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  1. #1
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    Dec 2014
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    Default Is it Legal to Display a Swastika in a Video Game

    There is a video game that is played by many people online all around the World and they have a hidden Swastika within the game on the soldiers belt to be exact. I know that in Germany it is illegal to display the swastika.

    http://en.wikipedia.org/wiki/Strafge...ch_section_86a

    Now I know this only applies to Germany but is it illegal to have the swastika displayed in a video game that is played in multiple countries around the world? I believe there is no law in the United States that prohibit it but I know that in Europe it's a very delicate subject. I'm very curious as it seems they purposely put this in the game but in a hidden way and since people all over the World including Germany play this game I think that is why they hide it.

    If anyone could chime in that would help. Thanks

  2. #2
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    Default Re: Swastika in Video Game Played World Wide Legal or Illegal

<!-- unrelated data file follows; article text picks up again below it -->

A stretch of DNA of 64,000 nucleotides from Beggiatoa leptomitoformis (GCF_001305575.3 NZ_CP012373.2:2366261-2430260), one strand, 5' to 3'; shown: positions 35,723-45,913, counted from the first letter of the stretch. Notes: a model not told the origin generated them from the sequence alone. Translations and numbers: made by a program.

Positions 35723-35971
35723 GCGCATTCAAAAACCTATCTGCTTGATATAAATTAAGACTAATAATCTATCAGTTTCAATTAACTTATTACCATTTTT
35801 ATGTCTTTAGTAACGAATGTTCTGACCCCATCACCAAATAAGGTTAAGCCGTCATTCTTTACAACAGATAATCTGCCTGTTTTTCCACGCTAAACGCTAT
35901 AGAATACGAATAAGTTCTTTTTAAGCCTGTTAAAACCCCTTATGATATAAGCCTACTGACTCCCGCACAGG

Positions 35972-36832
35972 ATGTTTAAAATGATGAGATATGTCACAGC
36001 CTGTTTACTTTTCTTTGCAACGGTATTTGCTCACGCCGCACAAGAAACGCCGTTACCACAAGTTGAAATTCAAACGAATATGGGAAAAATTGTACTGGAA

Even in Germany, the legality or illegality of a display of the swastika depends on the context. The same symbol (the differences are so subtle that even if you know what you're looking for you might miss them) is a religious symbol in Hinduism and Buddhism, so I think you can rest assured that it is not illegal.

  3. #3
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    Sep 2013
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    Default Re: Swastika in Video Game Played World Wide Legal or Illegal

    As CBG stated, the symbol has deep roots in many religions, it has been around in various forms since the neolithic era. Would be vry difficult to prohibit a symbol that is older than any current government.

  4. #4
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    Default Re: Swastika in Video Game Played World Wide Legal or Illegal